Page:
The states are supposed to be laboratories of democracy, a place where new ideas can be tested and new policies worked out that, if successful on their merits can be replicated elsewhere.
One example of this in practice is welfare reform, the most successful domestic policy change in a generation. The federal reforms championed by former House Speaker Newt Gingrich in the face of significant resistance from President Bill Clinton contained elements first tested and proven to work in places like Michigan, Wisconsin and Massachusetts. In the current era, when state budgets are stretched beyond the breaking point, privatization seems like an idea that could have a similarly beneficial impact for all concerned.
Turning state functions over to the private sector, where they can be undertaken with greater efficiency and at less cost seems like an obvious albeit partial solution to the fiscal crisis many states are experiencing. That they have not taken root is a tribute to the fact that many of these same programs are under the protection of powerful special interest groups like labor unions and by the politicians who draw their power from their ability to oversee them. A perfect case in point is Pennsylvania, where Republican Gov. Tom Corbett has made it a priority to privatize the state-run liquor stores and the state-run distribution of distilled spirits.
In all but two states, these businesses are in private hands and are run successfully and profitably. The facts are on the reformers' side, which is why Corbett has a strong ally in the GOP-controlled state House of Representatives, which passed a generally solid privatization bill in line with what he had had asked for.
Unfortunately for Corbett, a few member s of his own party in the Republican-run State Senate are of a different mind. They do not share his zeal and have, in piecemeal fashion, done just about everything they can to stop the initiative from moving forward. They are trying to run out the clock at the end of the current legislative session so the whole effort has to start again.
Why are they doing this? Perhaps they're acting at the behest of those who have allegedly channeled money into their campaign kitties, organizations like the United Food and Commercial Workers Union – whose members, not coincidentally, work in those same liquor stores.
In any event, no matter how you pour it, there is big money is at stake – which is probably why privatization's opponents are running a television spot which Hot Air blogger Erika Johnsen described as "a visualization of what 'shameless' looks like." In a nutshell, the ad claims that privatizing the liquor business in Pennsylvania will kill people.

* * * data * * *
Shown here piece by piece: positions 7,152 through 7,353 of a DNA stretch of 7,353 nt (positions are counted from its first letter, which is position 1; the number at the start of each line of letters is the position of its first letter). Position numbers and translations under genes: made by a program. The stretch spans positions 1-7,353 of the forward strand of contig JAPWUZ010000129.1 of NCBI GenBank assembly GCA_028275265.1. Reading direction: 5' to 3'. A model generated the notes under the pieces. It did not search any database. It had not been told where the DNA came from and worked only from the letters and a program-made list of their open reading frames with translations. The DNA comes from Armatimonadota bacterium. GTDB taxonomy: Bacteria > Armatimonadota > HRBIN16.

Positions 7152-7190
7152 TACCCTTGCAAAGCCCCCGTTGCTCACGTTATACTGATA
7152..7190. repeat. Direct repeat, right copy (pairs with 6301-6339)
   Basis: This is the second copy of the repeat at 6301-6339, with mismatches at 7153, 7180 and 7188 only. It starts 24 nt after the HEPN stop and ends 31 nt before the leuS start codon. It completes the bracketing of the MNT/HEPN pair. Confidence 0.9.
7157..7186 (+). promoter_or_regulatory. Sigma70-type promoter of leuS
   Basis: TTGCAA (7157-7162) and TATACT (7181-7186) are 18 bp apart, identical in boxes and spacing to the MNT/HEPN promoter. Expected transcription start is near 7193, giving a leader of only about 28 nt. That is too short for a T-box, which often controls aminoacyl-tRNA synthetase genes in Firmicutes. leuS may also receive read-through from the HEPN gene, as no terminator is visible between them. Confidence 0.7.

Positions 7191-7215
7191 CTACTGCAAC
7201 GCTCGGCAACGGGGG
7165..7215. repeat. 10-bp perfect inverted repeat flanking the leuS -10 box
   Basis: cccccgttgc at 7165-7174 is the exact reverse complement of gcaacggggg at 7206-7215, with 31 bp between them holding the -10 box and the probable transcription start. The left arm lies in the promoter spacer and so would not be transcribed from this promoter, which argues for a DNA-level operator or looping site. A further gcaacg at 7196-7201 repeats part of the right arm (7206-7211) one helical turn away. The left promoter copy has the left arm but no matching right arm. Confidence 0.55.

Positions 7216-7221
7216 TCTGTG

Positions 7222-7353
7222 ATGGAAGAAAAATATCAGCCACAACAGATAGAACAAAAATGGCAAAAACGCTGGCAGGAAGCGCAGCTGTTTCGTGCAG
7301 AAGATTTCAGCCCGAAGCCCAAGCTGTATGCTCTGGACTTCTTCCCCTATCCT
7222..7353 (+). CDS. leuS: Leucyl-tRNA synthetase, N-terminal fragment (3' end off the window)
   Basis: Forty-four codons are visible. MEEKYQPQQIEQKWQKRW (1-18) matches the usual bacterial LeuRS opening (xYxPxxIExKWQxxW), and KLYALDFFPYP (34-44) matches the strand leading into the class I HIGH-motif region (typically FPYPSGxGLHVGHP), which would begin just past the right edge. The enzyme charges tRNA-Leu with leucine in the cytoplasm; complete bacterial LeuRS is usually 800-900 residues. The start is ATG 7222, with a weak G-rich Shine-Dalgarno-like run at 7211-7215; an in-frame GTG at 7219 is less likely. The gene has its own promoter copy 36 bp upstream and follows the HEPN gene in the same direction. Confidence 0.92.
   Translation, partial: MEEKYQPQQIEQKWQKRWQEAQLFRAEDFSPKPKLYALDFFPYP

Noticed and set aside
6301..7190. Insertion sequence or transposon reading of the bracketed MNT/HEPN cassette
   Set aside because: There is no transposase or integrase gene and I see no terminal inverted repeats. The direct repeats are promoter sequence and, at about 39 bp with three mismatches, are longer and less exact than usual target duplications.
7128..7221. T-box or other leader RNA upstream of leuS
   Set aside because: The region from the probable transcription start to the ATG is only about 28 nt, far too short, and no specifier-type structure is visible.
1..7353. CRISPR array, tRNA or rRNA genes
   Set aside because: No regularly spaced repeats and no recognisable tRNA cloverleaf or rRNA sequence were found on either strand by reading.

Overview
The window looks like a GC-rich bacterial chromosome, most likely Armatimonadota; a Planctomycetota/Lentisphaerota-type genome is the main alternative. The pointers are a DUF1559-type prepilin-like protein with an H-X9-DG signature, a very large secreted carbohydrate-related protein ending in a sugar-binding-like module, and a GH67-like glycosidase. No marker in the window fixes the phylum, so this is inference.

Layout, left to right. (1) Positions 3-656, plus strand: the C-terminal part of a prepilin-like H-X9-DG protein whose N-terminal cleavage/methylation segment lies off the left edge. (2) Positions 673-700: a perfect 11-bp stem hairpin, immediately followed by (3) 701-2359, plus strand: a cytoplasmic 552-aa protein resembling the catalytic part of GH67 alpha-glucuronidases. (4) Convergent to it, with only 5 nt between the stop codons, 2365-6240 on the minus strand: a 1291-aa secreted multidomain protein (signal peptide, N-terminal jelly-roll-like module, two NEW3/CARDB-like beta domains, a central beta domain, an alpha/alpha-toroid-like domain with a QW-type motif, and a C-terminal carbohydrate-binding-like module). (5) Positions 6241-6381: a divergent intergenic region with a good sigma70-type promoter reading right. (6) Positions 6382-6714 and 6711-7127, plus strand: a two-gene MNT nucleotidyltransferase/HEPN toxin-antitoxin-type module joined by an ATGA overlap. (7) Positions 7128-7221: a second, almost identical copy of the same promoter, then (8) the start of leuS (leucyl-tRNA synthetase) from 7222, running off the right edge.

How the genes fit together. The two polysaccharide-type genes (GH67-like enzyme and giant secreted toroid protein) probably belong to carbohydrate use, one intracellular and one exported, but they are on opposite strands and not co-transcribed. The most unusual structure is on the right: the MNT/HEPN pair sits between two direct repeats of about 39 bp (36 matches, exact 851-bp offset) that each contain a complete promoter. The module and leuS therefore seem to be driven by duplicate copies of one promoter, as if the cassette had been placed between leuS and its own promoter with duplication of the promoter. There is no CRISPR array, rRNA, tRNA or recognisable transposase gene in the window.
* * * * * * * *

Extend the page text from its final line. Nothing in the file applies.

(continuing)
Well, as the liberals would argue in just about any other situation, so will the cuts in social programs that will have to be made if the liquor stores and distribution of distilled spirits aren't privatized. Pennsylvania stands to make a lot more money with these enterprises in private hands than it does from owning them, which could be a net plus for the taxpayers. Writing for National Review Online, Michelle Minton cites the example of Washington state, which just took the steps Corbett is urging for Pennsylvania. "Now more than 1,400 retailers can sell liquor, and consumers can shop for booze at nearly 900 more outlets than they could under the previous state-run regime," she wrote. "Meanwhile, the state government is benefiting from higher tax revenues from alcohol sales – a projected $425 million by the end of fiscal year 2013, compared to $309 million for FY 2012."
Instead of seeking to generate a similar windfall, at least one Republican in the State Senate has decided to openly stand in the way. He is probably not alone, having conclude that the interests of their friends in the unions – the same unions that spend so much time and money trying to defeat GOP candidates for statewide and local office every time the Keystone State holds an election – are more worthy of attention than those of the ordinary taxpayers. It is these kinds of betrayals of conservative and Republican interests that leave a bad taste in the mouth of even the most enthusiastic GOP voters.
Privatization can be a good thing. It did wonders to revive the British economy during Mrs. Thatcher's tenure at 10 Downing Street. It's worked in other states on issues that are less black and white than liquor stores and the distribution of distilled spirits. There is simply no good excuse to prevent it from moving forward in Pennsylvania. They only thing stopping it are a few Republican politicians who would rather play footsy with the opposition than stand firm on free market principles.